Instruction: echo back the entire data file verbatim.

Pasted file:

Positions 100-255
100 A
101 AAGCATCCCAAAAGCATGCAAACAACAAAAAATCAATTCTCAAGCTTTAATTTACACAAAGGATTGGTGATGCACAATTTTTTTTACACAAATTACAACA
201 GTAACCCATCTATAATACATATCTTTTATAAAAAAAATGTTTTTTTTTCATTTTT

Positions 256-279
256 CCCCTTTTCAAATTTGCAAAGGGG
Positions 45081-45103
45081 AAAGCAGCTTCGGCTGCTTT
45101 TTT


Positions 100-255
100 A
101 AAGCATCCCAAAAGCATGCAAACAACAAAAAATCAATTCTCAAGCTTTAATTTACACAAAGGATTGGTGATGCACAATTTTTTTTACACAAATTACAACA
201 GTAACCCATCTATAATACATATCTTTTATAAAAAAAATGTTTTTTTTTCATTTTT

Positions 256-279
256 CCCCTTTTCAAATTTGCAAAGGGG
Positions 45081-45103
45081 AAAGCAGCTTCGGCTGCTTT
45101 TTT